Coming from an Italian aristocratic family, didn’t stop Countess Elena Aceto di Capriglia breaking free from a privileged path. Paving her own way, she has always shown resilience and determination in achieving her goals. However, it was only when she entered midlife that she finally realised what she really wanted in life: to create a family business with great ambition.
The pharmacist and president of the award-winning Medspa, headed by MIAMO – a functional cosmetics brand and one of the most important Italian companies in pharmaceutical and aesthetic medicine -, has a clear mission: giving concrete answers to every skin need at all ages and for every problem.
Now expanding in the USA, Elena is even more confident that “loving ourselves is the first secret to happiness“.
Elena, where did your passion for cosmetics and aesthetic dermatology come from?
It’s a passion I’ve been cultivating since University. I am a pharmacist who turned into an entrepreneur and I’ve been always very interested in cosmetic science. However, it was when I met my husband, a plastic surgeon, that I started to delve deeply into the field. Then, in midlife, I finally had the chance to start a project on my own, MIAMO, a cosmeceutical skincare brand that offers medical-grade skincare products with a high concentration of bioactive ingredients.
For many women, midlife is a time of rebirth rather than crisis. You managed to get back into the game by becoming a successful entrepreneur in an up and coming field that is still little known. How did you do it?
I am proud to say: I did it. However, making this dream come true has meant many sacrifices, too. I’ve never stopped researching new avenues and never stopped believing in myself but I didn’t want to just take care of my career. My plan was to create something that would have got the whole family involved. I’m happy to say MIAMO is the result of great teamwork.
Elena, do you think a woman’s career is still extremely different from a man’s in terms of opportunities and effort to achieve the same goal or has something changed?
For many women, it is still very tough. Especially in Italy, where I live, there is still a chauvinist society. A lot of opportunities in terms of networking, progression and rewards are very difficult to come by. Also, the gender pay gap is still wide and has only changed minimally over the last decade. In my company, I prefer to reward people by the goals they have accomplished not because of their gender. It’s important to lead by example.
What is your relationship with beauty and the passing of time?
Well, I am aware every day I might lose a little dose of that spark called youth, but what I’d rather prefer seeing reflected in the mirror is what I’ve achieved over the years. I mean, if you live a life with no regrets, then you’ll be able to see yourself very bright, no matter what your age. Of course, it’s important to find the time to take care of yourself. Being in our 50s doesn’t mean you are condemned to walk on the sunset boulevard, but nothing is for free, so it’s important to look after yourself. You see, good looking people might get extra opportunities but you have to invest in your overall well-being every day.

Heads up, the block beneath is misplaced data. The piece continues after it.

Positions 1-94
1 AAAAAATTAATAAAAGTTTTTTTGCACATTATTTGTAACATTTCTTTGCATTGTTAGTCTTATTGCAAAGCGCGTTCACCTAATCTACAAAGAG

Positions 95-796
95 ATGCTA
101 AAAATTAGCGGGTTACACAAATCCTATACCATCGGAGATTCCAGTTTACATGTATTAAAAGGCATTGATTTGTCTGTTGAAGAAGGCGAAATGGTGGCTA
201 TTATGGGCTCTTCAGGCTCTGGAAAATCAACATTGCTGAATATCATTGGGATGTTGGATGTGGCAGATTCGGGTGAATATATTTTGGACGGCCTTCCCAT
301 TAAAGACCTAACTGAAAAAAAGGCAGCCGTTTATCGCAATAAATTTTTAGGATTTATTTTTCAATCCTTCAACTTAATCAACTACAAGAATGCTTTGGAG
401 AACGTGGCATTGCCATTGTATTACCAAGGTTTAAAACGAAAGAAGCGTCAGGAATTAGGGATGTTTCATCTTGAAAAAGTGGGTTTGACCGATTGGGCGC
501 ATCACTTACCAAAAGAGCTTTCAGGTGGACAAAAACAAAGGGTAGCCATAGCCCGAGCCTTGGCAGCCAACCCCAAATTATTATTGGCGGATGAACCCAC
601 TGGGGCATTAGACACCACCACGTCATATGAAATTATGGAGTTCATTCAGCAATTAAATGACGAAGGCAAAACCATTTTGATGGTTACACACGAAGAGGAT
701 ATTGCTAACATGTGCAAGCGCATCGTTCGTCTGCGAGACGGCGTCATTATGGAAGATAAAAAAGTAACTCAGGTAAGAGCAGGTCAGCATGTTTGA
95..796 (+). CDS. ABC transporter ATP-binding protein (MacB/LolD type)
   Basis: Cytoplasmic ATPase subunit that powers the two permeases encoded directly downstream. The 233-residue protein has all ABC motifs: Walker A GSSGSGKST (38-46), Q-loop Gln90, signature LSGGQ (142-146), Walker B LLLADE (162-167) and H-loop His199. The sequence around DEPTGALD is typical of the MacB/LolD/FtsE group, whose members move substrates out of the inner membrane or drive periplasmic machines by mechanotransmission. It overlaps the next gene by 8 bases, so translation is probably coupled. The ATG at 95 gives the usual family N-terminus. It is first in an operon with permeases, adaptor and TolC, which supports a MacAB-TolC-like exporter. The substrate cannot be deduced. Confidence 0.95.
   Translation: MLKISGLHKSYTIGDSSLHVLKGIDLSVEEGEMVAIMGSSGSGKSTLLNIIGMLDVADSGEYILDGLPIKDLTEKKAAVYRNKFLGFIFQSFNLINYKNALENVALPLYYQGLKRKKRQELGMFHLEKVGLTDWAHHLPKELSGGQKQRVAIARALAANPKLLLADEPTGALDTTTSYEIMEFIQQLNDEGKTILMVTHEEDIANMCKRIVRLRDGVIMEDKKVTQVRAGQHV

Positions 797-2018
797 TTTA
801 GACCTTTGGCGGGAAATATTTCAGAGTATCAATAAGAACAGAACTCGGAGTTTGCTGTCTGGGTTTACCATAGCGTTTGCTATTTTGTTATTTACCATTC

Today, more and more beauty companies are promoting a pro-age philosophy. Your brand, MIAMO, goes further, teaching us to love ourselves at any age. Can you explain this approach better?
MIAMO means “I love myself”. I believe that if we love ourselves then we do take care of our skin and body, too. You know, ageing is an inevitable part of life, but in some ways, we can partly control the process. More than fighting our years, we should be focused on keeping our skin as healthy as possible with the right lifestyle, enhancing our daily beauty routine through innovative products with high-performance active ingredients. Love yourself is the greatest revolution and it can start anytime with the right support.
MIAMO is a great cosmetic brand but also a cross-generational project, created together with your daughter (Camilla d’Antonio, also a pharmacist). How do you manage differences at work? Do you think is it possible for a common ground amongst generations, beyond stereotypes?
Well, yes we have a common background so we speak the same language, and this makes things much easier. Every day, we are able to improve our knowledge and skills by tapping into each other’s expertise. For instance, my daughter is so into innovation and technology and that it’s very helpful. Above all, I think that it’s possible to create a great diverse team as long as we approach every challenge with an open mind.
Ageism has been defined as “silent discrimination” and today it begins to creep into the world of work as early as the age of 40. Have you ever had similar experiences along your career path? If so, how did you react?
Fortunately, I haven’t experienced such discrimination. However, while waiting for better and stronger policies, I believe the best way to challenge ageism is to try to expose it in the system whenever we can and in the meantime work on our own self-esteem, too. If we can’t change others, then let’s change ourselves.
Finally, what advice would you give to those women who would like to launch an innovative startup?
I’d suggest starting with investigating a bit more about the clients they want to reach and doing some research. For instance, the success of MIAMO is also because I’ve been able to figure out what consumers couldn’t find in the market. You know, in some ways consumer dictates the market and we must give them what they want in order to reach our goals. Of course, any startup should also be able to count on accessible funds. I know for women it’s not always that obvious, but I believe meritocracy always pays. Sooner or later, a great idea is often rewarded.